One of the more poignant scenes from the life of St Ignatius Loyola is recounted in his biography. His dreams of working in Jerusalem thwarted, he felt that the better way to help souls was to begin studies. In order to do this, however, the thirty-something Ignatius had to go back and learn the fundamentals of, among other things, Latin which necessitated his sitting in class with children.
This week opened with a similar experience. The majority of the students in my German 101 course are 1st years and, while only eight years separates us, I can attest that eight years is a lifetime in many ways. I could extol what I feel is the benefit of affective maturation, but that would obscure the point of this post: I am by no means going to learn German with any great ease!
This language is tough! I thought Spanish was difficult, but this is enormously more challenging. I feel like a baby learning to pronounce words again, learning to count, learning how to say hello. Everyone around me seems to be picking it up so much faster and easier that it's pretty frustrating. With great ease do I normally express myself and, because I haven't yet gotten that far, I couldn't ask to go to the bathroom even if I needed to do so! (I can say hello, count to twenty, ask how you're doing, and tell you I speak English).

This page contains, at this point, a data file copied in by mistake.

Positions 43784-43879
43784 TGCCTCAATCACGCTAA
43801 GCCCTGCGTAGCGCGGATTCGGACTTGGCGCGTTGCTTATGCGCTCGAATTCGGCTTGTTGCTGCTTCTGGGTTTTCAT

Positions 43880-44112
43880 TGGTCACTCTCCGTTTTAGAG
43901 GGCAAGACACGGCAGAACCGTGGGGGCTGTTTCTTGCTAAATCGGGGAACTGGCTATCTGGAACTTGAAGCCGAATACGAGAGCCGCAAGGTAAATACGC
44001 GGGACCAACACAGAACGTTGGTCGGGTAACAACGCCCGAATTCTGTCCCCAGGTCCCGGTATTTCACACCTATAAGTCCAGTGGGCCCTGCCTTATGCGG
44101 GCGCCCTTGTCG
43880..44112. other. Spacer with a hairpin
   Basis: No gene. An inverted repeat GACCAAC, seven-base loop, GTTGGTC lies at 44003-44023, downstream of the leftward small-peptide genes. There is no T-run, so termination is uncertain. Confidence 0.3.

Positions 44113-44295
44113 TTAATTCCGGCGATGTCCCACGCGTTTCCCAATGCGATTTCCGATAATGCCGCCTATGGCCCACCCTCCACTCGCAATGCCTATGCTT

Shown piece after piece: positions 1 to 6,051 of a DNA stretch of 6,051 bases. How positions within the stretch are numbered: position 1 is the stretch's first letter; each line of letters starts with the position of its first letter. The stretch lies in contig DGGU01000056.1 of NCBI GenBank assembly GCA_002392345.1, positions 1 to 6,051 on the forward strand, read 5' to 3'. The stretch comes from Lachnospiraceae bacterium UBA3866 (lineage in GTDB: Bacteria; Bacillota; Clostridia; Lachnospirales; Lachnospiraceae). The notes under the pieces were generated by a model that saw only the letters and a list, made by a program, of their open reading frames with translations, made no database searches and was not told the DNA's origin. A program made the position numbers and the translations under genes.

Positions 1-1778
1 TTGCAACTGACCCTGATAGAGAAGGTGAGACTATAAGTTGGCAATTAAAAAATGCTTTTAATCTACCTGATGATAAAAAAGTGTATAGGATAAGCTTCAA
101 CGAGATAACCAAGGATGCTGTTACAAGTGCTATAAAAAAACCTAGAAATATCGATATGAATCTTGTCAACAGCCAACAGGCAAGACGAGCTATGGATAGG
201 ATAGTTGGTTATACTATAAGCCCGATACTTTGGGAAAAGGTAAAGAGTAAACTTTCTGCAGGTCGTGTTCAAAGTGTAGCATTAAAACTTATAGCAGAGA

I just offer this humbling little experience for reflection. It makes me think of how frustrating it is for immigrants (legal or otherwise) who are thrust into a milieu where they are unable to communicate. It is crippling to be deprived of our speech and, as I am learning, learning a new language entails a great humbling and a regression to our linguistic infancy.
And I though my novitiate experienced tended to be infantalizing!
The language will come in time. I have tons of flashcards already and I've committed myself to studying German, so come hell or high water, I will learn it. I have the lofty goal of reading Rahner one day, but I doubt that it will ever happen...Karl's own brother, Hugo, is said to have remarked that a potential project was to translate Karl's notoriously dense prose into German! It is fun, nevertheless, to have the opportunity to learn a whole new language an∂ the prize of being able to order a good German beer in the German language is definitely a motivating prize.
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